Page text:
From the Studio

How Scientific Illustration Shaped My Art (i.e. what I earned a degree in)

Did you know that I majored in scientific illustration at the University of Georgia?

Yes, that’s actually a major. 

Philadelphus inodorus  by Courtney Khail  Using a preserved horticulture specimen, I painted this in watercolors by hand. I mixed each color to match the exact color of the dried plant perfectly making sure to capture the different colors in the creases and the front and back of the leaves. If you look closely, you’ll even see that I painted the tape holding the branch to the paper! (And those stamps? Those are painted to resemble the original stamp as well.)

Philadelphus inodorus by Courtney Khail

Using a preserved horticulture specimen, I painted this in watercolors by hand. I mixed each color to match the exact color of the dried plant perfectly making sure to capture the different colors in the creases and the front and back of the leaves. If you look closely, you’ll even see that I painted the tape holding the branch to the paper! (And those stamps? Those are painted to resemble the original stamp as well.)

If you’re like 95% of the people I talk to, you very well have no clue what scientific illustration is (which is totally fine. The 5% that do know are probably scientific illustrators or else they knew me in college.) 

Canine Shoulder Muscles by Courtney Khail   This was part of a two piece illustration I created- one featured the bones of a dog’s shoulder and then this illustrated the muscles that would be on top of those bones. Each piece was first drawn in graphite, then I mocked up colors with watercolor, before scanning everything in to my computer to complete in Adobe Photoshop and Illustrator. If you look at the lateral head of the triceps, you can see where I “cut” one of them to show you how it connects to the bone and how it lays over the Brachialis.

Canine Shoulder Muscles by Courtney Khail

This was part of a two piece illustration I created- one featured the bones of a dog’s shoulder and then this illustrated the muscles that would be on top of those bones. Each piece was first drawn in graphite, then I mocked up colors with watercolor, before scanning everything in to my computer to complete in Adobe Photoshop and Illustrator. If you look at the lateral head of the triceps, you can see where I “cut” one of them to show you how it connects to the bone and how it lays over the Brachialis.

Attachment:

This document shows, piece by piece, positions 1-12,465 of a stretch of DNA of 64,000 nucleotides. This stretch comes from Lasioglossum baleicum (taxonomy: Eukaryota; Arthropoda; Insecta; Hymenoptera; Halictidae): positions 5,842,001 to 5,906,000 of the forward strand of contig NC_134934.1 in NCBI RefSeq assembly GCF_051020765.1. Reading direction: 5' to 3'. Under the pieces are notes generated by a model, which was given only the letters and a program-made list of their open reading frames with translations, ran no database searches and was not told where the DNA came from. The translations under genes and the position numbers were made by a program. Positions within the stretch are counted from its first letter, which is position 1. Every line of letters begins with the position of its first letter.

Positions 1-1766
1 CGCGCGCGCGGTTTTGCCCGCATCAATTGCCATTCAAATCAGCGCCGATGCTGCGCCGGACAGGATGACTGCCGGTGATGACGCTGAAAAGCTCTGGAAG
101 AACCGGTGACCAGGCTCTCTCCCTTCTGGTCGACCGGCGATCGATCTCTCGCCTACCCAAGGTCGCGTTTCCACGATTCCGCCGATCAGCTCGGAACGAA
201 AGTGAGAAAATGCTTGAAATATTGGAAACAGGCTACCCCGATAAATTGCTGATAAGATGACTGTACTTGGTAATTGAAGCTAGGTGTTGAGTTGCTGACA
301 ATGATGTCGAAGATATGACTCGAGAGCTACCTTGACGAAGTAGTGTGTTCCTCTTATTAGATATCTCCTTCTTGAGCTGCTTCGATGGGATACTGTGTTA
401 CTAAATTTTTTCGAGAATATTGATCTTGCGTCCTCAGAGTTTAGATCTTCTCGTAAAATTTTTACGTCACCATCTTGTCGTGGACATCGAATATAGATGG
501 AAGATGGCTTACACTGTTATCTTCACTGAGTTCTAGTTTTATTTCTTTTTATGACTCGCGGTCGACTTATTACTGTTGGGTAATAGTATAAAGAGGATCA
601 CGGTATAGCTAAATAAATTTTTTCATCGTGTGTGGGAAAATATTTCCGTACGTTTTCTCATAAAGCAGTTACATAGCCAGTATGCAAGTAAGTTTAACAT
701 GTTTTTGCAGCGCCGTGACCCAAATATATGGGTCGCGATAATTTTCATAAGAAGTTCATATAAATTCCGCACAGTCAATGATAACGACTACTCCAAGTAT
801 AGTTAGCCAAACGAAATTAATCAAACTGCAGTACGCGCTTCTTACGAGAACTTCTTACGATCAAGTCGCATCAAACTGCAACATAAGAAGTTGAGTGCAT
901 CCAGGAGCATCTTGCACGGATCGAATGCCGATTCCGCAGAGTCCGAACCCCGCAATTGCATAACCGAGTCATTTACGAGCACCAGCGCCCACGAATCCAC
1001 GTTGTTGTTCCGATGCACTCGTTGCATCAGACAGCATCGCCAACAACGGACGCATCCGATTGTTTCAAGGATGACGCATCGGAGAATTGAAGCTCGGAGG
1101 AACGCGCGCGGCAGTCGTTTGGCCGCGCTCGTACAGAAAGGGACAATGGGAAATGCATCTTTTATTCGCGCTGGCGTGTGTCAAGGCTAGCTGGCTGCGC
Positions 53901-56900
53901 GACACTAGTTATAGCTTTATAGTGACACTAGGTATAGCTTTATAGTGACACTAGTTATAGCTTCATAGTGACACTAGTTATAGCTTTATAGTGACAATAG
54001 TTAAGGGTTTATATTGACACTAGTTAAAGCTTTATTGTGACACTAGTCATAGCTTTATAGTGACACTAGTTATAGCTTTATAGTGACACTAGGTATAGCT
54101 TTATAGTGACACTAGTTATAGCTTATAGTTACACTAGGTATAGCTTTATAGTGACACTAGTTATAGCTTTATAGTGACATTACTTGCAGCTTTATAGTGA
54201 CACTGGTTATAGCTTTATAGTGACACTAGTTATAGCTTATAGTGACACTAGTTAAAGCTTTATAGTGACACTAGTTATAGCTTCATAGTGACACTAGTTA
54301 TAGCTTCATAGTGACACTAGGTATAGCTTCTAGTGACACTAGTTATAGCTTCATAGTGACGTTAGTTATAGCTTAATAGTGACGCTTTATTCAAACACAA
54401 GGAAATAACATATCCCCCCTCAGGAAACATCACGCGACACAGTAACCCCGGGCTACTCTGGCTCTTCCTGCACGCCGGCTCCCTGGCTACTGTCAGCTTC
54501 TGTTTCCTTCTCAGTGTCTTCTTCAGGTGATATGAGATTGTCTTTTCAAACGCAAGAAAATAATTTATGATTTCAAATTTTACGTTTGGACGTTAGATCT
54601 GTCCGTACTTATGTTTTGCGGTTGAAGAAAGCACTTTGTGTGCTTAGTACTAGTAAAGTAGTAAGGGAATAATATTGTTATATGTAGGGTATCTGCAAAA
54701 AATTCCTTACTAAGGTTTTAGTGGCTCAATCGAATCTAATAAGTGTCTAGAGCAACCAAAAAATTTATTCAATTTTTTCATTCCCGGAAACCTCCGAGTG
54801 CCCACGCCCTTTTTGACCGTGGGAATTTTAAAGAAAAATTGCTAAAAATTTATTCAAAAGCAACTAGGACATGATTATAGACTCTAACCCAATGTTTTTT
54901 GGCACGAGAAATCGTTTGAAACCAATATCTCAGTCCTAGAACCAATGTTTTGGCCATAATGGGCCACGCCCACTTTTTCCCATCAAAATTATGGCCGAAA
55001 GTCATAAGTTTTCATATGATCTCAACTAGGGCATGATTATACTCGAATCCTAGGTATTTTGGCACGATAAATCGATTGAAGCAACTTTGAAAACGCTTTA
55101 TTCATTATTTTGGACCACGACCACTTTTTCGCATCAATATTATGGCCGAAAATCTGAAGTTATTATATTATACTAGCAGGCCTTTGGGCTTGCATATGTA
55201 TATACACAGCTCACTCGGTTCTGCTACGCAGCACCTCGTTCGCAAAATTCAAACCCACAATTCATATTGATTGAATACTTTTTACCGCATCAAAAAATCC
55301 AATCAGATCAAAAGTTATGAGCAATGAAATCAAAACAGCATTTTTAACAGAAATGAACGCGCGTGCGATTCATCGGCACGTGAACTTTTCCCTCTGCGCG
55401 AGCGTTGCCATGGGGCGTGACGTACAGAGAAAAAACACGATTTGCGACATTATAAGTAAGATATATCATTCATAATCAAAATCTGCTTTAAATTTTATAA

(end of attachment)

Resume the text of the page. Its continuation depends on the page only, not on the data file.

The simplest way to explain scientific illustration is to say that I studied to draw bugs, bones, botanicals etc. to a 100% level of accuracy. Like, imagine Realism and then up the reality factor. I would then use that art to teach- whether that be concepts (like the metamorphosis process of a butterfly) or specifics (like the various parts of a canine muscular system.) Those final illustrations would then (ideally) be used in educational places like museums and textbooks. (If you can remember the illustration of a plant cell in your HS biology book, that was most likely drawn by a scientific illustrator.) 

Detailed Illustrations of various pinecones ( Pinecones by Courtney Khail)

Detailed Illustrations of various pinecones (Pinecones by Courtney Khail)

Long story short(ish) scientific illustrators are just storytellers who use visuals instead of words. 

And when you look at it that way, it probably comes as no surprise that I now use my paintings to celebrate and share the complex stories of women. I’ve always been a storyteller!

It’s because of this background that all of my paintings combine intricate (almost scientific) line-work with vivid colors. I’m striving to balance the facts (the line work) with the emotional (the color) in order to most accurately portray the full story.

The opening for Cultivated - my solo show at the Atlanta Botanical Garden

This past Thursday, my solo show, Cultivated, opened at the Atlanta Botanical Garden (and it was awesome.)

I normally have a lot of anxiety when it comes to showing my work. There is a vulnerability in displaying your artwork- all of the emotion, time, energy, etc. that goes into the work is just out there on display. And it's not that it's just "out there," as an artist you are actively inviting people into your personal space to comment, critique, and ultimately judge your work. (Anyone else always think about Jerry Seinfeld describing Elaine's new boyfriend, Aaron, as a close talker, when you think about personal space? No? Well now you will. You're welcome.)